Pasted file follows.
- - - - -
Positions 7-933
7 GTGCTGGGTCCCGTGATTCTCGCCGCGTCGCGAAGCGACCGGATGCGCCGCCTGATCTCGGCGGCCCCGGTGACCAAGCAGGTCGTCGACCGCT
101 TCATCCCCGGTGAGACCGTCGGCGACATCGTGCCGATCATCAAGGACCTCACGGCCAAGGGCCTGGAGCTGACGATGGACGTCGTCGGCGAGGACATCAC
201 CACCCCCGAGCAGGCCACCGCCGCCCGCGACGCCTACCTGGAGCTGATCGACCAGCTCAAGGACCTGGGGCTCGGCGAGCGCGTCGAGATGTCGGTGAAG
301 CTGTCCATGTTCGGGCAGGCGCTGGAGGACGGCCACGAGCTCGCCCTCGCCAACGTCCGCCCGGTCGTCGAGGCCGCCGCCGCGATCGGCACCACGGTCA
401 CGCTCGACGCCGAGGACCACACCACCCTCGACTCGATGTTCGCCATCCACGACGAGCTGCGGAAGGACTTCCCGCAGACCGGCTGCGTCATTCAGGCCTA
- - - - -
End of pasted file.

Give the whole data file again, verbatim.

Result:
Positions 7-933
7 GTGCTGGGTCCCGTGATTCTCGCCGCGTCGCGAAGCGACCGGATGCGCCGCCTGATCTCGGCGGCCCCGGTGACCAAGCAGGTCGTCGACCGCT
101 TCATCCCCGGTGAGACCGTCGGCGACATCGTGCCGATCATCAAGGACCTCACGGCCAAGGGCCTGGAGCTGACGATGGACGTCGTCGGCGAGGACATCAC
201 CACCCCCGAGCAGGCCACCGCCGCCCGCGACGCCTACCTGGAGCTGATCGACCAGCTCAAGGACCTGGGGCTCGGCGAGCGCGTCGAGATGTCGGTGAAG
301 CTGTCCATGTTCGGGCAGGCGCTGGAGGACGGCCACGAGCTCGCCCTCGCCAACGTCCGCCCGGTCGTCGAGGCCGCCGCCGCGATCGGCACCACGGTCA
401 CGCTCGACGCCGAGGACCACACCACCCTCGACTCGATGTTCGCCATCCACGACGAGCTGCGGAAGGACTTCCCGCAGACCGGCTGCGTCATTCAGGCCTA